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Abbondanza! Clearview, opponents throw more spaghetti to see what sticks

facial-recognition-database

Privacy International is collaborating on a series of complaints filed against Clearview AI with data protection regulators in France, Austria, Italy, Greece and the United Kingdom, alleging several violations of Europe’s General Data Protection Rule and one of the EU’s Law Enforcement Directive, and their UK equivalents, by its forensic face biometrics app.

Hermes Center for Transparency and Digital Human Rights, Homo Digitalis and noyb (European Center for Digital Rights) have joined Privacy International in the complaints, which regulators now have three months to respond to.

The organizations argue that Clearview’s biometric data collection practices constitute mass processing of European citizens’ personal data, that the company processes both “regular” and “special categories” data, that it does not obtain consent or meet “legitimate interests” criteria, and that the company falls afoul of GDPR’s transparency and purpose limitation clauses. The Law Enforcement Directive complaint alleges the use of Clearview’s technology does not meet its law enforcement processing requirements, that the its use lacks a basis in law, and that it fails to meet necessity and proportionality criteria.

“European data protection laws are very clear when it comes to the purposes companies can use our data for,” states Ioannis Kouvakas, legal officer with Privacy International. “Extracting our unique facial features or even sharing them with the police and other companies goes far beyond what we could ever expect as online users.”

“Clearview seems to misunderstand the Internet as a homogeneous and fully public forum where everything is up for grabs,” adds Lucie Audibert, also a legal officer at PI. “This is plainly wrong. Such practices threaten the open character of the Internet and the numerous rights and freedoms it enables.”

Canadian Privacy Commissioners declared earlier this year that Clearview’s practices are illegal in the country, which Privacy International would like to see echoed in the EU and UK.

Arguments for US lawsuit dismissal

Clearview is asking to have consolidated, or multidistrict, litigation claims against it permanently dismissed by an Illinois federal judge. As it stands, consumers living outside Illinois can now participate in a bellwether privacy case citing a law in that state.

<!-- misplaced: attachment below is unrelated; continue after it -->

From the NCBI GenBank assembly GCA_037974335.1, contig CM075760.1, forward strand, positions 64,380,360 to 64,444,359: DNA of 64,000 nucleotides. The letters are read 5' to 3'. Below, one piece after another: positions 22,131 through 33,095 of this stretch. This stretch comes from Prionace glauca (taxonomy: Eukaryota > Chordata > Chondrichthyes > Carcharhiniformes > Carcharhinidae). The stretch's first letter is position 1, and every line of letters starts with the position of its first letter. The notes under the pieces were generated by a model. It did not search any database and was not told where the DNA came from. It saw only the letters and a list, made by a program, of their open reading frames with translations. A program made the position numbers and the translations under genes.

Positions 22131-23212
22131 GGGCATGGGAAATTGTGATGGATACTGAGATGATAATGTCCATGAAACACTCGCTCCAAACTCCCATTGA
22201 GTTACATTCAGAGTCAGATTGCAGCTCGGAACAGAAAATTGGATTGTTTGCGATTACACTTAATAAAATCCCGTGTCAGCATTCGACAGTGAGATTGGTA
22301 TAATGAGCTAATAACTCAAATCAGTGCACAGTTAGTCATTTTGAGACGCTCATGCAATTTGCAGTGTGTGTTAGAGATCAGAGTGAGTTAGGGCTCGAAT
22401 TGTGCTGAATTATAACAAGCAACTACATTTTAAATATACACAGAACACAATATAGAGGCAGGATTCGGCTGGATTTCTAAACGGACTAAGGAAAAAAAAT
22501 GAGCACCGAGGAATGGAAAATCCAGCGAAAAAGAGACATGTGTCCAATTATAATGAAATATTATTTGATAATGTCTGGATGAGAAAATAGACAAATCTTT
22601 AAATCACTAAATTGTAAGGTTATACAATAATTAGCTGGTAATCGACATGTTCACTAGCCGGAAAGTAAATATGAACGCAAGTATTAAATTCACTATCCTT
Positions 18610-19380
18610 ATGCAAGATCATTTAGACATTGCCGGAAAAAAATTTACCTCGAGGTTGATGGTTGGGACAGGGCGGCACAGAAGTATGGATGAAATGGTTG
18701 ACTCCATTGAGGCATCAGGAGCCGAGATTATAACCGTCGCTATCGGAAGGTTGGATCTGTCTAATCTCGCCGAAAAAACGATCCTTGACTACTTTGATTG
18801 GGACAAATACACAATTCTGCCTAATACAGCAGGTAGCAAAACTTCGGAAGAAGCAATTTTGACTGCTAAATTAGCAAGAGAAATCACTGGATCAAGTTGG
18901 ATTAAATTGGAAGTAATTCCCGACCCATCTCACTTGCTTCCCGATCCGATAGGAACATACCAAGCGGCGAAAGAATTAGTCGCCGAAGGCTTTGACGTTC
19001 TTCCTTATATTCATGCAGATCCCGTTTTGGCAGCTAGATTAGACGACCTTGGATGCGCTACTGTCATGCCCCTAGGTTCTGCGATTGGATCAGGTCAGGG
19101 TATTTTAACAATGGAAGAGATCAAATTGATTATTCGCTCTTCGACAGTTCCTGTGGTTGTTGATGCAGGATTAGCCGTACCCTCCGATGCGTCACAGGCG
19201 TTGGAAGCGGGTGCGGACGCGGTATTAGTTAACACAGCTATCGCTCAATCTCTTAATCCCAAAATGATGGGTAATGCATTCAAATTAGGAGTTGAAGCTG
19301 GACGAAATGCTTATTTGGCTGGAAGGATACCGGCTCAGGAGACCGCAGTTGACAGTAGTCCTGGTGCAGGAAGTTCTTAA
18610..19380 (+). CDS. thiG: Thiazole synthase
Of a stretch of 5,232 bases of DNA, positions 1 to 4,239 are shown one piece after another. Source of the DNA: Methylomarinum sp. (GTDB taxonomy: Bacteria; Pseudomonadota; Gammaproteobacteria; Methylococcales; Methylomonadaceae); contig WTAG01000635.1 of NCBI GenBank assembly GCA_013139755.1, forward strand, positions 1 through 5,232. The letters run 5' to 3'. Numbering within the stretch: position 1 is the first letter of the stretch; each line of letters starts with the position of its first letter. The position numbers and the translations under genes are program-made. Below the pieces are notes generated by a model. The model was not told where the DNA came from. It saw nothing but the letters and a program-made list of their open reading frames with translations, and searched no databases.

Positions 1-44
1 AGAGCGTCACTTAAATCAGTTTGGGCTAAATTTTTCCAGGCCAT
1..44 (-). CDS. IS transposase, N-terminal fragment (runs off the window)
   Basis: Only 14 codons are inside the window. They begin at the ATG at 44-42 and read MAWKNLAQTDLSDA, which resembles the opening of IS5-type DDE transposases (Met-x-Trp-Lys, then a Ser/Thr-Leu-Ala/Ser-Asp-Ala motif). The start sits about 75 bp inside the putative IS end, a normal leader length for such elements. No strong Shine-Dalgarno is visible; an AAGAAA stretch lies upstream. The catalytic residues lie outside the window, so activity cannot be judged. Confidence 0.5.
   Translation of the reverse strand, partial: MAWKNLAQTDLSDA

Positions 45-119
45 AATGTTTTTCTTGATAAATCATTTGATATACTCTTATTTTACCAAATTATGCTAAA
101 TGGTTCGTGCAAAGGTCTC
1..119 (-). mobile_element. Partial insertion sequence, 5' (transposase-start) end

This is the newest chapter in Clearview’s fight (Thornley vs. Clearview) to preserve its face-scraping business model, which some feel illegally poaches consumers’ biometric data for profit.

In December, a judicial panel in December approved multidistrict status. The claims in question have enough commonalities that consolidation would be more efficient and prevent inconsistencies, particularly regarding the request for a class action.

According to an article in Law360, attorneys for the facial recognition service say that there were no grounds for centralizing multiple claims against Clearview that were filed in jurisdictions beyond Illinois.

Those attorneys this week told U.S. District Judge Sharon Johnson Coleman that the plaintiffs “‘do not come close’ to demonstrating that the practices at issue primarily and substantially occurred in Illinois,” according to Law360. The company also argues its actions are protected by the U.S. and Illinois Constitutions.

Clearview, which denies that the Illinois privacy law prohibits it from doing business as it sees fit, basically does not want the plaintiff pool growing any further.

For the somehow uninitiated, Clearview has built a database of at least 3 billion facial photographs, mostly from social media platforms that prohibit face-scraping of their members’ accounts.

Illinois’ Biometric Information Privacy Act was created to prevent entities such as Clearview from taking, using and profiting from a state resident’s biometrics without their express consent.

The court case has become a sprawling and often confusing battleground where the facts and allegations have become less newsworthy than the legal tactics and strategies. This development is a case in point, but not the only one.

An interesting analysis in the National Law Review points out that during the multidistrict litigation proceedings, lawyers for the plaintiffs said it is impossible to take Clearview at its word when it says it has “voluntarily changed its business practices” to make a case involving Illinois’ law irrelevant.

The proof, the plaintiffs reportedly have said, is that Clearview has applied for a patent that would “would permit it to use its accumulated biometric information in connection with background searches on potential business or personal connections.”

The Review article notes that the injunction is not aimed at actions leading to the initial suit, but to actions Clearview might take and that have not affected Illinois consumers.

Also, the plaintiffs want a judge to “weigh the credibility of Clearview’s representation.” And they want the court to “enjoin global aspects of Clearview’s operations rather than dealing with a specific act underpinning the injunction.

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